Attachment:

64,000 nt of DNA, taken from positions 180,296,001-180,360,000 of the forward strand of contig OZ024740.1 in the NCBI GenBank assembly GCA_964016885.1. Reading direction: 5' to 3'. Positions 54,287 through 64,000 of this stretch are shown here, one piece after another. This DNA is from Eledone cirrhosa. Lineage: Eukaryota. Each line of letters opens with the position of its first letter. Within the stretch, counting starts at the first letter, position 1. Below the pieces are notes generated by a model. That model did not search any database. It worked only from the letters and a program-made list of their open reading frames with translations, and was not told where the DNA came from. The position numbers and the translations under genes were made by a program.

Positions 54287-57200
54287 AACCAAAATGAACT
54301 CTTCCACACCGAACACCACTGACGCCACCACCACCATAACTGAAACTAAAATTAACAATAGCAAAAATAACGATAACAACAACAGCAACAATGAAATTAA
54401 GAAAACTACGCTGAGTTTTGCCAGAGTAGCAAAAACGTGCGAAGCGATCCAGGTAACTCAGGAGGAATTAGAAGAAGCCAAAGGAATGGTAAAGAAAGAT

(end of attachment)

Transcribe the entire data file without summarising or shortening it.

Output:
64,000 nt of DNA, taken from positions 180,296,001-180,360,000 of the forward strand of contig OZ024740.1 in the NCBI GenBank assembly GCA_964016885.1. Reading direction: 5' to 3'. Positions 54,287 through 64,000 of this stretch are shown here, one piece after another. This DNA is from Eledone cirrhosa. Lineage: Eukaryota. Each line of letters opens with the position of its first letter. Within the stretch, counting starts at the first letter, position 1. Below the pieces are notes generated by a model. That model did not search any database. It worked only from the letters and a program-made list of their open reading frames with translations, and was not told where the DNA came from. The position numbers and the translations under genes were made by a program.

Positions 54287-57200
54287 AACCAAAATGAACT
54301 CTTCCACACCGAACACCACTGACGCCACCACCACCATAACTGAAACTAAAATTAACAATAGCAAAAATAACGATAACAACAACAGCAACAATGAAATTAA
54401 GAAAACTACGCTGAGTTTTGCCAGAGTAGCAAAAACGTGCGAAGCGATCCAGGTAACTCAGGAGGAATTAGAAGAAGCCAAAGGAATGGTAAAGAAAGAT